BMPS: Big lenders could learn from private equity scheme affordability models – Cunnington
Speaking at Mortgage Solutions’ British Mortgage and Protection Senate, Greg Cunnington, director of lender relationships and new homes at Alexander Hall, said he had been completing several cases a week with Generation Home in the month his firm had been using them.
The discussion, which took place under Chatham House rules, centred on whether private equity homeownership firms could replace shared ownership and Help to Buy schemes.
It was suggested that brokers needed to make sure clients understood the varying differences between each private scheme and government-backed initiatives especially when it came to pricing.
Cunnington said: “You have Generation Home who are a lender, not a scheme. We’ve only been using them for four weeks and we’re doing several cases a week because the affordability at the high loan to value (LTV) is so smart, how they’ve done it all under the same charge and the way they look at the term into retirement.
“It got me thinking immediately, if a big lender could find a way to get rid of legacy systems and adopt some of that, that could change the market. It really could.”
The Generation Home loan is charged in the lender’s name, meaning there is no stamp duty liability. Cunnington said this allowed his clients to borrow up to seven times their income.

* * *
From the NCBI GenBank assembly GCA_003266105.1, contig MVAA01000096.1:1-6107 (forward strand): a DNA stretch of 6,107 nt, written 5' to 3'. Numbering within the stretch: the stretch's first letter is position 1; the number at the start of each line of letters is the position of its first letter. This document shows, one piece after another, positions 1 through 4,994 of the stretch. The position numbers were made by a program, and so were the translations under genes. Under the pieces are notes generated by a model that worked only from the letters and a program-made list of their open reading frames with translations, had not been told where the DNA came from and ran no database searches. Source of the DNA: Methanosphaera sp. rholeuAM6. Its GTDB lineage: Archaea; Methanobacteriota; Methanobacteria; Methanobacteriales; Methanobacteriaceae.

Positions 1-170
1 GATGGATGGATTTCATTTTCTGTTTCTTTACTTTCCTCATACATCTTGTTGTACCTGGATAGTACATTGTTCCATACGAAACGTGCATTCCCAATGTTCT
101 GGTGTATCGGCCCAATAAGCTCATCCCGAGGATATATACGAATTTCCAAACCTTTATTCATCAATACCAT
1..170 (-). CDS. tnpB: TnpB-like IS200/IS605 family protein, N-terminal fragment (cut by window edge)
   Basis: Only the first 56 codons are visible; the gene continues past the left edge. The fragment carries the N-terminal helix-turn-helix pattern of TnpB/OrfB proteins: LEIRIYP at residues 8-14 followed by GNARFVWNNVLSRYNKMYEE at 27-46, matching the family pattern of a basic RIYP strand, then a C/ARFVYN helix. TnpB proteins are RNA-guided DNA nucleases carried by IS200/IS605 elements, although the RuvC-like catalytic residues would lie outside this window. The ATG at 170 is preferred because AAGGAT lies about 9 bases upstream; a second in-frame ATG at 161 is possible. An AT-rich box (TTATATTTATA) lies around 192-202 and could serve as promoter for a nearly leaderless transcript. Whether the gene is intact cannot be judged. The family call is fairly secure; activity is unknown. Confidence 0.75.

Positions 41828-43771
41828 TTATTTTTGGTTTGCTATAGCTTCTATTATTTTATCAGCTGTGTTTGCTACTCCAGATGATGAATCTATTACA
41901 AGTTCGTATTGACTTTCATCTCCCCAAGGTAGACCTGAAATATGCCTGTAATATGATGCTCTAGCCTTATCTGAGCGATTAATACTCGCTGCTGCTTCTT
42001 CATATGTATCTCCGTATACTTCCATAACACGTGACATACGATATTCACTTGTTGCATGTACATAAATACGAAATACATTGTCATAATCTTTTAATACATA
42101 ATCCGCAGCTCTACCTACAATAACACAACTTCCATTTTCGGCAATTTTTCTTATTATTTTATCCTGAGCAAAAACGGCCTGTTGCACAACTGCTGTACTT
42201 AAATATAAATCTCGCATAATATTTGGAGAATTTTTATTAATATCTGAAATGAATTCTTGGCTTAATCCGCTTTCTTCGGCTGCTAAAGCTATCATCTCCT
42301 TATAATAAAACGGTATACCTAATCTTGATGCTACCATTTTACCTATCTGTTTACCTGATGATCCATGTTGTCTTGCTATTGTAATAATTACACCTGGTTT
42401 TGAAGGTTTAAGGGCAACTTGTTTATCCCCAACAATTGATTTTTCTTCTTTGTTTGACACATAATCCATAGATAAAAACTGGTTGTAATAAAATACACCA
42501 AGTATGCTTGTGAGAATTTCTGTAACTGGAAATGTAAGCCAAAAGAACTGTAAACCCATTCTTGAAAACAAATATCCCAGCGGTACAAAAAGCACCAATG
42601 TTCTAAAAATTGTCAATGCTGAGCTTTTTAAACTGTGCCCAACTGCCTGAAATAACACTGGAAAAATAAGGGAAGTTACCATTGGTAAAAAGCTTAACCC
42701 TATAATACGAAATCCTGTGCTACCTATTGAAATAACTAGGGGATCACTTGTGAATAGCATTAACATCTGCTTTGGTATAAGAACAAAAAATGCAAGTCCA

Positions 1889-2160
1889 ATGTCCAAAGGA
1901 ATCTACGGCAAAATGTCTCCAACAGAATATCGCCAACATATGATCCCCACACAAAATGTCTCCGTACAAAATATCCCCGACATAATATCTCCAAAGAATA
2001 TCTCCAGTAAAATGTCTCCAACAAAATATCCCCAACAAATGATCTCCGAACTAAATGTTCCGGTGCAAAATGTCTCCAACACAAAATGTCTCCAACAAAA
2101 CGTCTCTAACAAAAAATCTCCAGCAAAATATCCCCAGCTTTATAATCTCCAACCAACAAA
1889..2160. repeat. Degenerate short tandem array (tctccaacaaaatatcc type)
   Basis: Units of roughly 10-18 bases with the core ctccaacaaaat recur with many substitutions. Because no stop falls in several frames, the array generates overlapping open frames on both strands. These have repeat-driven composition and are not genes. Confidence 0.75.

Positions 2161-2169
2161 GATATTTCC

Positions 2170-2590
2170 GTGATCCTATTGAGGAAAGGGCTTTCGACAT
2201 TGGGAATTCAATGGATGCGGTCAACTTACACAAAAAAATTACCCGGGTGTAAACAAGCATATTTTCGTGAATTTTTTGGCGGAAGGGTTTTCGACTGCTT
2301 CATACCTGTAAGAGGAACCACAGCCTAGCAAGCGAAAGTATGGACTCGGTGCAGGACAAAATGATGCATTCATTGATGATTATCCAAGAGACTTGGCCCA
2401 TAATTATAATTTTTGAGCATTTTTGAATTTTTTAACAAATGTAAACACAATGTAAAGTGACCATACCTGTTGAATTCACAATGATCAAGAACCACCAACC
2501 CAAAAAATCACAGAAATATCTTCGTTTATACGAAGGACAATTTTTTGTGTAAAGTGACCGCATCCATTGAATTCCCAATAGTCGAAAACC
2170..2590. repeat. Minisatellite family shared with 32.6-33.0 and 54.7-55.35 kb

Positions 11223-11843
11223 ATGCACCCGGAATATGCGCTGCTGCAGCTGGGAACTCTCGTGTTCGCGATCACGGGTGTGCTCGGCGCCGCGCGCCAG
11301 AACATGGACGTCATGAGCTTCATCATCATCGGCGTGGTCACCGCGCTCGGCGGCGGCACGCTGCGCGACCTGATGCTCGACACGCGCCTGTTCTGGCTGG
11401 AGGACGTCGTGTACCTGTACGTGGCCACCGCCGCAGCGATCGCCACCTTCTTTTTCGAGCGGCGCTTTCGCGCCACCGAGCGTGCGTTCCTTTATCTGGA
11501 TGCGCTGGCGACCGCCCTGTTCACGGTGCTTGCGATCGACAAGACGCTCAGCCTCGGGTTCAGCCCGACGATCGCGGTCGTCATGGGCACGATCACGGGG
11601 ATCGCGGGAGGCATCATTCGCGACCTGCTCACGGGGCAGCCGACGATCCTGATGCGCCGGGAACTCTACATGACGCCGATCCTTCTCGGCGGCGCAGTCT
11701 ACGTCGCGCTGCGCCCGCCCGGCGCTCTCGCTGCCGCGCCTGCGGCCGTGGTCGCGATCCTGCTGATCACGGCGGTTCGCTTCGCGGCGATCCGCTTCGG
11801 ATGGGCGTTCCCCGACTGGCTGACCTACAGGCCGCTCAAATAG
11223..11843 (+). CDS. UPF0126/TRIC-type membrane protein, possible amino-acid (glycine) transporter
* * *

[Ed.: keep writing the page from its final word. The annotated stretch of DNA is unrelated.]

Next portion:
He said as Generation Home would never have a marketing budget, it was up to him to introduce the lender and other alternatives as an option as early as possible.
“There’s a way to get the idea out that these things exist,” he added.
The lender launched to intermediaries in Q2 this year. Similar to a joint borrower sole proprietor mortgage, the Generation Home offering allows additional parties to contribute towards a mortgage.
Each party can set their own repayment amount and date and they build up equity in the property which can later be sold or gifted to the occupiers. They can also stop making payments at any time and take themselves off the mortgage before the term ends.
Buying schemes are most in-demand features for new build buyers
A study from Warwick Estates found people buying a new-build home in the UK wanted one with an affiliated buying scheme, as evidenced by the 42 per cent of properties purchased with the additional help of an initiative.